As we examine this passage from Romans, Paul is saying that salvation does not come from this general revelation but from special revelation. General revelation shows God's creative power to make man aware, but does not provide the salvation message. The pagan, who believes in a religion of God in nature, seeks messages from God through nature, moments in time, mysticism, feeling, intuition rather than the revealed Word of God. Do we recognize how subtle this is? There is a difference between discerning something through the power of the Holy Spirit and having a "feeling" about something. Discernment, which is a gift of God, relies upon His Word while a "feeling" can often be based upon our own perspective of life. We are called to live by faith in His Word not feelings based on ever changing emotions.
While the concept of God IN everything might be confused with God's omnipresence, they are two different things. God is everywhere. He is not limited spatially as we are. In contrast, Panentheism says that God's essence or being is in everything. If that is true, then there would be nothing special about Jesus Christ and this is precisely what New Agers teach. However, when you look at God's Word, nature does not reveal God's glory or his character the way Jesus Christ does. Jesus spoke the inerrant, infallible Word of God which will stand as our judge one day, but the elements of nature do no such thing nor can they.
Two characteristics of God that are important to keep straight in our thinking is that God is immanent (He is close at hand) and He is transcendent (over and above all His creation, Isaiah 57:15). He is not in the tree, the flower or the sun. He is not in the unsaved person either. However, He comes into our hearts when we come to Christ and are indwelt by the Holy Spirit (Romans 8:9). It is important to keep these distinctions focussed so we are not thrown off by those who say that God is in everyone. Yes, we are all made in God's image, but He does not indwell us until we profess our faith in Christ. The New Age, mystics and the emergent church have all picked up ideas like universalism (everyone is saved) as well as panentheism which serves to muddy the waters. This is why it is so very critical to be in God's Word on a regular basis. His Word is truth. No writer, teacher, pastor, or leader should be taken at face value. Instead, we are to be students of the Word and examine what we hear, read, and see on the basis of this foundation.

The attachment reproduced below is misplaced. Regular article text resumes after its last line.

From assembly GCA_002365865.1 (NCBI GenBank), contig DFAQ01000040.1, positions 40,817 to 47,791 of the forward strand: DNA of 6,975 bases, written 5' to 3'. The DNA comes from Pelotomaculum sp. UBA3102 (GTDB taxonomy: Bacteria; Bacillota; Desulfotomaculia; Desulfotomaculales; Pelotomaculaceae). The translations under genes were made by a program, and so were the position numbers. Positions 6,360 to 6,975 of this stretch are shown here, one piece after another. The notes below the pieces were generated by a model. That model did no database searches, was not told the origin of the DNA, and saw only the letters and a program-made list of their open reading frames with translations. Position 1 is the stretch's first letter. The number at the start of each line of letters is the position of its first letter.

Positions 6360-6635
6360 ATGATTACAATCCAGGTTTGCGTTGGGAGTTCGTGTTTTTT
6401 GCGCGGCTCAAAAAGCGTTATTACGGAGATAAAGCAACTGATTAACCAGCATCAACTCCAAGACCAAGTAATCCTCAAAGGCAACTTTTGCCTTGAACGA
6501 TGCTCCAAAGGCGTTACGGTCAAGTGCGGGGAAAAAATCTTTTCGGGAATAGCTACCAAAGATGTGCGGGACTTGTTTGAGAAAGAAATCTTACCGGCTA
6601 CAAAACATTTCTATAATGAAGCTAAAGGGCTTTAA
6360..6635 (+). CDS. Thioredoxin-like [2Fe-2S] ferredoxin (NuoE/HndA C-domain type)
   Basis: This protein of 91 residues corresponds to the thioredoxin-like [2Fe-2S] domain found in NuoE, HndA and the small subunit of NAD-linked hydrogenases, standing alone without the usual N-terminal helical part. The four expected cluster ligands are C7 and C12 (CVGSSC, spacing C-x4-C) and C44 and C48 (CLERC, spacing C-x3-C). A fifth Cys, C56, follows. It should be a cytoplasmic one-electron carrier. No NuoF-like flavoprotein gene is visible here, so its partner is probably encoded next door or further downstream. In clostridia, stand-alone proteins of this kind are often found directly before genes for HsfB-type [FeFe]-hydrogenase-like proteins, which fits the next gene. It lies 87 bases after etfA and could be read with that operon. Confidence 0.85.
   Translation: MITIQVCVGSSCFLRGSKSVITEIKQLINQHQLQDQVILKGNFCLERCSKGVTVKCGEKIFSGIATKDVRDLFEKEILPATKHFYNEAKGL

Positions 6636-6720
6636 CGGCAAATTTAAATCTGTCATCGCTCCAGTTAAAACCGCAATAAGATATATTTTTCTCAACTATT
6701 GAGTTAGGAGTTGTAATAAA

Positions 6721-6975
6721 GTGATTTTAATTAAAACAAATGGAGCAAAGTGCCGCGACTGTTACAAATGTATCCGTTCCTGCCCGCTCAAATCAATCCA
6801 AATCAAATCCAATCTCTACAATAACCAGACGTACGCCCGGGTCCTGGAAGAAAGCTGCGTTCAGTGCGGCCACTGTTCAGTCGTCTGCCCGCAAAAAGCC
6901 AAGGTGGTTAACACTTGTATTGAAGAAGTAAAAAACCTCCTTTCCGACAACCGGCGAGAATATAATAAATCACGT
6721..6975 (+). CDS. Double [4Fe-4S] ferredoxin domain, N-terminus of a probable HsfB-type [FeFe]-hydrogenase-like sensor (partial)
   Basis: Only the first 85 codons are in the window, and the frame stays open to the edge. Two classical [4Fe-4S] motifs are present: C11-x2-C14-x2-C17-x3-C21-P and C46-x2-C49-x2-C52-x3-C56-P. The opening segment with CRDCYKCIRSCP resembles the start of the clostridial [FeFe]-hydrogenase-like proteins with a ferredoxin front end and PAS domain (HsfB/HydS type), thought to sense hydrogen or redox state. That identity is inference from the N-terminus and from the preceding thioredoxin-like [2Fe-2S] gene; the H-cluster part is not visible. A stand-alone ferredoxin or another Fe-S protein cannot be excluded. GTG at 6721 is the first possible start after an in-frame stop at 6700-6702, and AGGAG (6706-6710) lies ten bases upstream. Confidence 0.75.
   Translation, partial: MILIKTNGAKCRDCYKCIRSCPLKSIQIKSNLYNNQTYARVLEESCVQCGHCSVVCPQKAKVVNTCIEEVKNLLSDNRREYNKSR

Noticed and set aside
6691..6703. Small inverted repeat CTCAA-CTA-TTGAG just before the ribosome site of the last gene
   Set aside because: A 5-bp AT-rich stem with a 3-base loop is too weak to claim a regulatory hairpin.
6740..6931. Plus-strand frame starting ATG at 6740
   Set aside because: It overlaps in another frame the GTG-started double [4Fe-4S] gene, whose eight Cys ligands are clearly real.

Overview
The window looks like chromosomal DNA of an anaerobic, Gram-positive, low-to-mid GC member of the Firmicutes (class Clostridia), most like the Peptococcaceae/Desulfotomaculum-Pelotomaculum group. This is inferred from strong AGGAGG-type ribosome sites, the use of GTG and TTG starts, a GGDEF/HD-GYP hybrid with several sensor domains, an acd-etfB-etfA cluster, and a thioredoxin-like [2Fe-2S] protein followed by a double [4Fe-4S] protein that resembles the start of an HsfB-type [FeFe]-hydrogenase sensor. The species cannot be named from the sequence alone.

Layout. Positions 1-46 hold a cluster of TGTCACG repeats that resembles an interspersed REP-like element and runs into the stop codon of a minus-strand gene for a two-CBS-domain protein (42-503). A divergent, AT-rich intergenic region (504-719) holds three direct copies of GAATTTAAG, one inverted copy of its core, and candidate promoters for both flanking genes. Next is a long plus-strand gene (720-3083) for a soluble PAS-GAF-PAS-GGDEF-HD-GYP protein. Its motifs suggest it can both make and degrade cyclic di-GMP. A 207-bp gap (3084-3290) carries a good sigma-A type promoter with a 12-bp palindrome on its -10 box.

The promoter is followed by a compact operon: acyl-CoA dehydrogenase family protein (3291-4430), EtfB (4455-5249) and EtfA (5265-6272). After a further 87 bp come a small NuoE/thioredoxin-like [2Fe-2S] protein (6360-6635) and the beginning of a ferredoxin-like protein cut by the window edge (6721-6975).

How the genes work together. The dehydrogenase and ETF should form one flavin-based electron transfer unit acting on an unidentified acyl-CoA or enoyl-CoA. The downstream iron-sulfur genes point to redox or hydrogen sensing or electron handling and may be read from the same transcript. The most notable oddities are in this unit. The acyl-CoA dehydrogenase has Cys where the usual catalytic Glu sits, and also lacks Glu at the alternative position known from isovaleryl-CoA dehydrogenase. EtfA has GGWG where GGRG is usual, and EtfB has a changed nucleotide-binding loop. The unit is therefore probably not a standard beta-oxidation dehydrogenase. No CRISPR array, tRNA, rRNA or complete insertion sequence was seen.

Ideas have consequences especially when they are not based on the Bible, and it is so easy to be swayed by false teachers who sound so good. Because we live in a time when information travels at the speed of light, we must take the time to examine ourselves and the teachers we listen to that we can be certain we are walking in the light and not in the shadow of deception. Selah!
If you would like to read about specific false teachers, Tim Challies at www.challies.com has an interesting series going at the present time. I pray you are not confused on this issue but will be built up by what I have written. Feel free to email me or comment if you have questions.